Mozambique's central bank maintained its benchmark standing facility rate at 7.50 percent, noting slowing international economic growth along with a continued strengthening of the U.S. dollar and falling prices of main global commodities, which impacts countries like Mozambique.
The Bank of Mozambique (CPMO), which cut its rate by 75 basis points in 2014, added that it would intervene in markets to ensure a monetary base of 55.520 billion meticais in April.
The central bank also noted "heavy pressure" in the domestic foreign exchange market in March, with the metical quoted at 34.60 to the U.S. dollar, a monthly depreciation of 7.51 percent for accumulated depreciation of 9.49 percent and annual depreciation of 13.7 percent.
At the start of the year the metical was quoted at 33.0 to the dollar.
The depreciation mainly reflects the stronger U.S. dollar in international markets, the pressure from demand for foreign currency to import goods and services in the context of reconstruction and the reduction in export earnings in the face of a widespread decline in traditional export markets, the CPMO said.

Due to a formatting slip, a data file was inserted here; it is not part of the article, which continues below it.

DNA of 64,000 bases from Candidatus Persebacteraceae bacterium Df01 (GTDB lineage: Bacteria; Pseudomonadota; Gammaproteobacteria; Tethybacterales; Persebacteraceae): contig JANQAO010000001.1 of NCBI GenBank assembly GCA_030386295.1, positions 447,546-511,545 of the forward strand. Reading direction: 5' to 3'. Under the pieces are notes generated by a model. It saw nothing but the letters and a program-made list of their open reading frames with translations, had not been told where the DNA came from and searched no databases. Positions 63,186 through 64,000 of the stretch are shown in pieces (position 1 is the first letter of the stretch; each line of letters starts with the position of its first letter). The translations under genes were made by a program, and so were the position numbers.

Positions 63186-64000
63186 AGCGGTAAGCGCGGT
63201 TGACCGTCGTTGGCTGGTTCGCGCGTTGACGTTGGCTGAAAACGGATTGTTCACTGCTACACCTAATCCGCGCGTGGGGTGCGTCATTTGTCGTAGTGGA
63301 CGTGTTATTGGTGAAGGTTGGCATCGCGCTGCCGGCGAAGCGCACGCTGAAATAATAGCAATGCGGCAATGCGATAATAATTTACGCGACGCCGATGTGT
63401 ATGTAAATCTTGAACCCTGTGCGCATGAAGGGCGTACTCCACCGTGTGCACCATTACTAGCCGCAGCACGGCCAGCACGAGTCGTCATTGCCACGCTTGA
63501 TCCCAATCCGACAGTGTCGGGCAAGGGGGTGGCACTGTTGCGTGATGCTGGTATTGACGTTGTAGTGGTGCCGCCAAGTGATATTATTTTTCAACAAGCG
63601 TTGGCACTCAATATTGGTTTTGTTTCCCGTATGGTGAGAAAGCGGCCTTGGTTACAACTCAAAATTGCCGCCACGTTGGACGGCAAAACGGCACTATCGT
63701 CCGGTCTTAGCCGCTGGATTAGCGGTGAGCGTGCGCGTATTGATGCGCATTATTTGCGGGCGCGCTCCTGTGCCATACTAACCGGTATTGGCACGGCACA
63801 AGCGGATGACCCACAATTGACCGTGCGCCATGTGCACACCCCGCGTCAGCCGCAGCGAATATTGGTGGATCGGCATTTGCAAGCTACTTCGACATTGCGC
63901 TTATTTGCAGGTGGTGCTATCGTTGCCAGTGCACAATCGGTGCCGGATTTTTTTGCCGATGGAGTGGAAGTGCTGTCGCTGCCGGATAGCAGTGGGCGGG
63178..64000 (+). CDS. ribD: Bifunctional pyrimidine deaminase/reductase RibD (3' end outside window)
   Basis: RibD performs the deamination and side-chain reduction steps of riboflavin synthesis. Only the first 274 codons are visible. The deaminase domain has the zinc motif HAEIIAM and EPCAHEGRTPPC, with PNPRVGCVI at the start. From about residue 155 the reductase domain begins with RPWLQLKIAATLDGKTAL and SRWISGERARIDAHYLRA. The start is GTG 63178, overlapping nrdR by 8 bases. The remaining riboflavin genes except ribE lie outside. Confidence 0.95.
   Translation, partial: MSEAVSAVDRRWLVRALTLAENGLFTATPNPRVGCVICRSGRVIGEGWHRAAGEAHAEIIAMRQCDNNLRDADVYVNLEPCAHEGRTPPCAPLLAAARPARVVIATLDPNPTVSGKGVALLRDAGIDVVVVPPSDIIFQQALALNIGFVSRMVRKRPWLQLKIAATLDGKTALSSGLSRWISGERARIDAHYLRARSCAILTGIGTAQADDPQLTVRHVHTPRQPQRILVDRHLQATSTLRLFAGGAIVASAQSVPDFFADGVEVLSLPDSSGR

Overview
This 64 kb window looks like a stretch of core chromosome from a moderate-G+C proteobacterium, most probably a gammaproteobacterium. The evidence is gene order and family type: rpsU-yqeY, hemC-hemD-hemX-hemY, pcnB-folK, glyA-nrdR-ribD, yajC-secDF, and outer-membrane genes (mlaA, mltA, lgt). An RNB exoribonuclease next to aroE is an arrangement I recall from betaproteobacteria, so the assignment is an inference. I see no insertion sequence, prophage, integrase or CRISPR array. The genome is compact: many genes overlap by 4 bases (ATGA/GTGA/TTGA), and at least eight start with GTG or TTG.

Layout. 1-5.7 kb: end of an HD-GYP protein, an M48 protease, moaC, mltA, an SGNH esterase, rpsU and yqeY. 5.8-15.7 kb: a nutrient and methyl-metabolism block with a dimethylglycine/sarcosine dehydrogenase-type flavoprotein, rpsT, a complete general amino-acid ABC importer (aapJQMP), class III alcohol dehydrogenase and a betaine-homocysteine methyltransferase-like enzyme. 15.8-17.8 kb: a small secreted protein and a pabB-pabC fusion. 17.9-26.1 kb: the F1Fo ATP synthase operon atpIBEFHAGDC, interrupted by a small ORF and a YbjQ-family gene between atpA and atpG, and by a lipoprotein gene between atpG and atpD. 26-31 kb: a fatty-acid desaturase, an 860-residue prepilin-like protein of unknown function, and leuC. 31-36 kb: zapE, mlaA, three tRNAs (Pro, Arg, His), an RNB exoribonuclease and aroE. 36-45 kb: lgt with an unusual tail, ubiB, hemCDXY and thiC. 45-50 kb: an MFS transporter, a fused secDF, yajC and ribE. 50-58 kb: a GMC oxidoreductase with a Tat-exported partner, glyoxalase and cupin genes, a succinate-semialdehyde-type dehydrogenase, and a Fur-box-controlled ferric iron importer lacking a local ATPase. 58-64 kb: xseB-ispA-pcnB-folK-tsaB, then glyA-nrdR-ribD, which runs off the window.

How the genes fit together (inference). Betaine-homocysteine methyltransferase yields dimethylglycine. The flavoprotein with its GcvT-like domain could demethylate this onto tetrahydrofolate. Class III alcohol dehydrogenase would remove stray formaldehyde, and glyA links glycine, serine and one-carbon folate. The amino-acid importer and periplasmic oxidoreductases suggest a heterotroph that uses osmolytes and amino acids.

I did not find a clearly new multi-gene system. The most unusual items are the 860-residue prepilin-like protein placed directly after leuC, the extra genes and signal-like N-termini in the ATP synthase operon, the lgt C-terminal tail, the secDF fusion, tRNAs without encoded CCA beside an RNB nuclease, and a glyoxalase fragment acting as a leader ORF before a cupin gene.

However, the central bank added that the latest data "show a relexation of pressure in the foreign exchange market as a result of the concerted actions of the Bank of Mozambique," with data to April 8 showing an average exchange rate of 36.67 to the dollar, an appreciation of 5.8 percent from March 31.
Mozambique's net international reserves fell by $47.6 million to $2.463 billion, reflecting net sales by the central bank of $77.1 million and losses in potential exchange of $46 million, which was cushioned by the dispursement of $47.4 million in foreign aid.
Mozambique's consumer price inflation rate eased to 3.11 percent in March from 3.99 percent the previous month.